The effects of smartphone interventions on symptoms of BPD are unclear and there is currently a lack of evidence for their effectiveness. More research is needed to build on these preliminary findings in BPD to investigate both positive and adverse effects of smartphone applications and identify the role these technologies may provide in expanding mental healthcare resources.


Despite the proliferation of psychological treatment of mental health disorders, about 70% of individuals in the United States in need of mental health services do not receive them [28], and the treatment gap for mental illnesses remains large internationally, ranging from 32.2% for schizophrenia to 50.2–56.3% for mood disorders to 78.1% for alcohol use and dependence (WHO [29];). While evidence-based treatments are typically delivered face-to-face by licensed professionals, the majority of those in need for treatment both in the U.S. and internationally in countries of various income levels express difficulty in accessing mental healthcare, for both attitudinal (e.g. stigma, low perceived need) and structural (e.g. cost, availability) reasons [1, 44]. Technology-based innovations (e.g., mental health applications) have been proposed as a way to expand the reach of psychosocial interventions and address the treatment gap [26, 27].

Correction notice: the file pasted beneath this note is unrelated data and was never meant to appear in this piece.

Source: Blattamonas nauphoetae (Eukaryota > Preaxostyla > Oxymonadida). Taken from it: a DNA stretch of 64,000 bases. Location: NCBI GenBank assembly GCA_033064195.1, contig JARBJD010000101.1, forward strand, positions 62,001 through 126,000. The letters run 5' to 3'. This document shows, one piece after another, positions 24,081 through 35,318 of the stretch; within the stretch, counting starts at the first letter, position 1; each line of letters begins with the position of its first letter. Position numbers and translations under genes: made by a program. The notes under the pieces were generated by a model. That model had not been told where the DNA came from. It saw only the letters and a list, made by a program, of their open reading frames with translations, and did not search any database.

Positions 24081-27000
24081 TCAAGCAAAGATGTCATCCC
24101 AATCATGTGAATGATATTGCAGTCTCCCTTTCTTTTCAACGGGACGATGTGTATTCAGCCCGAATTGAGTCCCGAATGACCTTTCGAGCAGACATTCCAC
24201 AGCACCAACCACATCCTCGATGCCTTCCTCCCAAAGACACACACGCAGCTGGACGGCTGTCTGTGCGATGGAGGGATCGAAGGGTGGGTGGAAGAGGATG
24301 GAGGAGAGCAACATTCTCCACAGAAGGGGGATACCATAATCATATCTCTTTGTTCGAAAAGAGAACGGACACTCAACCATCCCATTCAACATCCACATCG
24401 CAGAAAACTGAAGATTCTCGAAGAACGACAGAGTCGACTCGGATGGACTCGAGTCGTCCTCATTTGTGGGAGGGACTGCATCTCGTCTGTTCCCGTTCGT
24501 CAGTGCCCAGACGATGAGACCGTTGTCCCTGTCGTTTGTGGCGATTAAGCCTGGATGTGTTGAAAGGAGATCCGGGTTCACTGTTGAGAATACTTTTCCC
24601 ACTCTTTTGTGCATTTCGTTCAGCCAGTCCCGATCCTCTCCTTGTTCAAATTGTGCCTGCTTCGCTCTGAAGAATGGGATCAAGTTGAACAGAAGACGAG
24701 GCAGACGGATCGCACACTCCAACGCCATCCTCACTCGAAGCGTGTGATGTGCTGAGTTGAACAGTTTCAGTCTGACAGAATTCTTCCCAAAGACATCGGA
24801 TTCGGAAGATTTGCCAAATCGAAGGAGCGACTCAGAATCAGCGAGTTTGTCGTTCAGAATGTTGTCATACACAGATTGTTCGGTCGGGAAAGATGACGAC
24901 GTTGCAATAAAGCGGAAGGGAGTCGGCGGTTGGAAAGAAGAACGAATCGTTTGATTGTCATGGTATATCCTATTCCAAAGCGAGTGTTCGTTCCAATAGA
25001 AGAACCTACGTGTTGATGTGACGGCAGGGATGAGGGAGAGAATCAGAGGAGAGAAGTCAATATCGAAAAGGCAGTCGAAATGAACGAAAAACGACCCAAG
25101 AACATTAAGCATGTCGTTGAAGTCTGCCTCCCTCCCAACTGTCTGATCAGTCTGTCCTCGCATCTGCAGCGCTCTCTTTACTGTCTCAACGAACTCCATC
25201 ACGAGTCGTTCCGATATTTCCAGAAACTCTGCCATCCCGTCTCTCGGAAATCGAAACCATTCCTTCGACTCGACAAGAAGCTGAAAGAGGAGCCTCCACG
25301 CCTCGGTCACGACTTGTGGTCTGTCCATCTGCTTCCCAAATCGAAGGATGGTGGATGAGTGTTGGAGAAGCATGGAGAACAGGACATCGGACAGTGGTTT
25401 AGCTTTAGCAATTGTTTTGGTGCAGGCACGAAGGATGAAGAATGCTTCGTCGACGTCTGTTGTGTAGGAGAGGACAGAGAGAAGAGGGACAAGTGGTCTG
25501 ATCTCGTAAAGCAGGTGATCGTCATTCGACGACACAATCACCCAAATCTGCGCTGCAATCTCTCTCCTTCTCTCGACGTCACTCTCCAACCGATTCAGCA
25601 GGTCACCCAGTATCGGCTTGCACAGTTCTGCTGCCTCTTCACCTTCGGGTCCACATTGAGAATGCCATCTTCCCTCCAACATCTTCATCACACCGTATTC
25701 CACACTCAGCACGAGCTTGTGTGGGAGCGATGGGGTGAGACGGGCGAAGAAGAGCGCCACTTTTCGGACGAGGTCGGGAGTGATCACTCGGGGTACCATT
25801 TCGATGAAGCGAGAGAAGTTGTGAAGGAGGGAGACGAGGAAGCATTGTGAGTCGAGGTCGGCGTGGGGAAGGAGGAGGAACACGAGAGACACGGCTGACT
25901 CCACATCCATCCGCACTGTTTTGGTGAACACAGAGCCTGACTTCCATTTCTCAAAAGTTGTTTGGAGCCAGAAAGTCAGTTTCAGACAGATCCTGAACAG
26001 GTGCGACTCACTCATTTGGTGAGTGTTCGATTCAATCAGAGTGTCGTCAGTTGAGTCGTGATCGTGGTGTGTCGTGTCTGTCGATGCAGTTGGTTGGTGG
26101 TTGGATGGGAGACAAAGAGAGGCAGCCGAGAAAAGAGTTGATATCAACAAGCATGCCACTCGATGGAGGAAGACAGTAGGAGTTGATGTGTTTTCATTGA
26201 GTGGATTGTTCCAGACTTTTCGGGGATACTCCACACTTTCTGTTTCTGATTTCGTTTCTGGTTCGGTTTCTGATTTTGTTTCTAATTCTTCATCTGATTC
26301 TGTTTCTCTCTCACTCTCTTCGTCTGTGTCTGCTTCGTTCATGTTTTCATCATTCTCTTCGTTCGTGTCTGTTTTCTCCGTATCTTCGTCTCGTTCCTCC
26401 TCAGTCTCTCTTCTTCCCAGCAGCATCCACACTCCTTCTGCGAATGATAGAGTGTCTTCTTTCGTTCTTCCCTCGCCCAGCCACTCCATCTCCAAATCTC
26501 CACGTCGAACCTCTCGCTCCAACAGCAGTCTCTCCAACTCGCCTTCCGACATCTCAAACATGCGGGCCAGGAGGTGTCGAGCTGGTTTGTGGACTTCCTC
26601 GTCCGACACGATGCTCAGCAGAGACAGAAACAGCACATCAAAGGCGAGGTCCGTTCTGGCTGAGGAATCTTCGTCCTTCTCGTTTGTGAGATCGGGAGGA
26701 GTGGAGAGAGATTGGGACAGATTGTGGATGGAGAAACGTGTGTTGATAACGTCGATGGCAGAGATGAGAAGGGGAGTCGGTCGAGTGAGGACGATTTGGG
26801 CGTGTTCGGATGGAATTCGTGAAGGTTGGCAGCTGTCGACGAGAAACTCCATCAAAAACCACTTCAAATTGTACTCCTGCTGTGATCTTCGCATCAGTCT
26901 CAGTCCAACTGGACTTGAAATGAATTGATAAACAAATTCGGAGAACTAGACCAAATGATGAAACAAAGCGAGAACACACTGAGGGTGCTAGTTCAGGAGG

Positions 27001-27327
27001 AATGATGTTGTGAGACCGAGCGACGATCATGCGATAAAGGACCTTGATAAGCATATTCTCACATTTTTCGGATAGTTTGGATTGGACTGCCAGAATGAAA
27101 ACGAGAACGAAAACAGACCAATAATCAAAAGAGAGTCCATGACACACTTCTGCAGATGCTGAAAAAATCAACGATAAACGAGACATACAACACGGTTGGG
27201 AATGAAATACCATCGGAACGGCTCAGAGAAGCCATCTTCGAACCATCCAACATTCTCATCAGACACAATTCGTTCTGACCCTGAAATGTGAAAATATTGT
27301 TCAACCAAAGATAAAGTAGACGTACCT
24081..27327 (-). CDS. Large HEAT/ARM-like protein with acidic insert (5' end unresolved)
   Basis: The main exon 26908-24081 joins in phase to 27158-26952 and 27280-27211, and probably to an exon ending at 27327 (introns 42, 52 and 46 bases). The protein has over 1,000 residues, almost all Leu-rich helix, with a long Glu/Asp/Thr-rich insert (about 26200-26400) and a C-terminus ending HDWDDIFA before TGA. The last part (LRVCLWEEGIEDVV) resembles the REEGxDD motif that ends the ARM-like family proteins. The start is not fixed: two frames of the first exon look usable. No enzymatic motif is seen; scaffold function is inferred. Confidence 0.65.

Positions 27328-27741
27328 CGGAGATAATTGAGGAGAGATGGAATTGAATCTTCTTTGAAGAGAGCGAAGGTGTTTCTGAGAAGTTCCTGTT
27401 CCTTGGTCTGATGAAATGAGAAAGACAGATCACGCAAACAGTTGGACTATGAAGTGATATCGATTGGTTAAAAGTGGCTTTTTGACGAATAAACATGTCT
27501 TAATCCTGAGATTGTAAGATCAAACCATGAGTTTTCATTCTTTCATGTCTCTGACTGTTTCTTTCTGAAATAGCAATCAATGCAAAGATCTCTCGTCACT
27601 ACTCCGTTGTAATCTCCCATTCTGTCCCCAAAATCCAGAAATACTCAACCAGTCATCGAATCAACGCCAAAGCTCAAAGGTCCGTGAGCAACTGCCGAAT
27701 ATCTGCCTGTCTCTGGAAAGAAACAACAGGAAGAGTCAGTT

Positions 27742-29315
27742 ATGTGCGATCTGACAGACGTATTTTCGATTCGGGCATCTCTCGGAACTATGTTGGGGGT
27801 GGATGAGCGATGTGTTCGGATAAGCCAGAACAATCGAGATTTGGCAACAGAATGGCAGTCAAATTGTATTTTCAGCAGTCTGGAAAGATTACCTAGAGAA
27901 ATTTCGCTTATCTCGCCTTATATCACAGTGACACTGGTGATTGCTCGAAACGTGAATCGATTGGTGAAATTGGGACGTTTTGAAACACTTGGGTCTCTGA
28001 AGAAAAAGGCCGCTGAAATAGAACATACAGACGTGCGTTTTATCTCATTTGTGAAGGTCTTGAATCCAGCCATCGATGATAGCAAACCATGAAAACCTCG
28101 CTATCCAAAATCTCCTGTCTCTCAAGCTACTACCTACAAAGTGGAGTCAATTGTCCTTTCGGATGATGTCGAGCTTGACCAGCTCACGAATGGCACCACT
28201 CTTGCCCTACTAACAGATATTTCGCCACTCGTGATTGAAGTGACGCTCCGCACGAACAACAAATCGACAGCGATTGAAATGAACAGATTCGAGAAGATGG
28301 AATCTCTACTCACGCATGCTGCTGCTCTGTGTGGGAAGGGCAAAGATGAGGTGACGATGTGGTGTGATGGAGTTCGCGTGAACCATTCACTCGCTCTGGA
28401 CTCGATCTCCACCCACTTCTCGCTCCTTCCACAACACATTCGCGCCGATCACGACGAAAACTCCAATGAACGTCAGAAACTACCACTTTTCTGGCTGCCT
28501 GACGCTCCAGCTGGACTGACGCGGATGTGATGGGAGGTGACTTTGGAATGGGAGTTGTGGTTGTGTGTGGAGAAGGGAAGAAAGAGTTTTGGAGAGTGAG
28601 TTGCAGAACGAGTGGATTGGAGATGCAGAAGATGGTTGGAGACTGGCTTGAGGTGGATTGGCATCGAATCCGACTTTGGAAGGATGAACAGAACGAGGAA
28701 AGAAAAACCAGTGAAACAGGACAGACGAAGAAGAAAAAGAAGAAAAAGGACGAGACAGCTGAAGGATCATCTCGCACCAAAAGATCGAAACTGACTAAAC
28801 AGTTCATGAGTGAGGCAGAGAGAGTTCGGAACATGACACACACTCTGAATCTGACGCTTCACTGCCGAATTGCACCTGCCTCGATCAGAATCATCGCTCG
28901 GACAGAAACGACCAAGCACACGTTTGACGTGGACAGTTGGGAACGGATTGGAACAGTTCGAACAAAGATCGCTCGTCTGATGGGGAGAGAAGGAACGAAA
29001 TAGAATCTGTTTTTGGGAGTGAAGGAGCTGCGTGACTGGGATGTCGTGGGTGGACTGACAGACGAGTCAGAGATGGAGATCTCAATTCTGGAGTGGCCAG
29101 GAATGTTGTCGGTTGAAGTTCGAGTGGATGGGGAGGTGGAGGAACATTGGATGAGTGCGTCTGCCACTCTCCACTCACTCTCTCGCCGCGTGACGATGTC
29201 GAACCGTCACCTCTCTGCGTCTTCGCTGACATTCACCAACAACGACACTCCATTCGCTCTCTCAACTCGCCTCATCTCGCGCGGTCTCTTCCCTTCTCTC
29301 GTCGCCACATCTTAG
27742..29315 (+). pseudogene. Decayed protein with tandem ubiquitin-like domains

The treatment gap is wider still for the treatment of borderline personality disorder (BPD). In the U.S., for every mental healthcare provider trained in an evidence-based treatment for BPD, there are 5933 treatment-seeking individuals with the disorder, and this number would only rise if non-treatment-seekers were included [25]. This poses a significant public health problem since BPD is a prevalent, disabling, and potentially fatal disorder with a suicide rate of 5.9% [66] and elevated rates of physical and mental disability [20]. Individuals with BPD account for 9–20% of psychiatric emergency hospitalizations [33, 48]. Society pays a high price for the associated mortality and morbidity of BPD, with estimated costs of $12,696–19,231 per patient yearly, on the order of schizophrenia [71].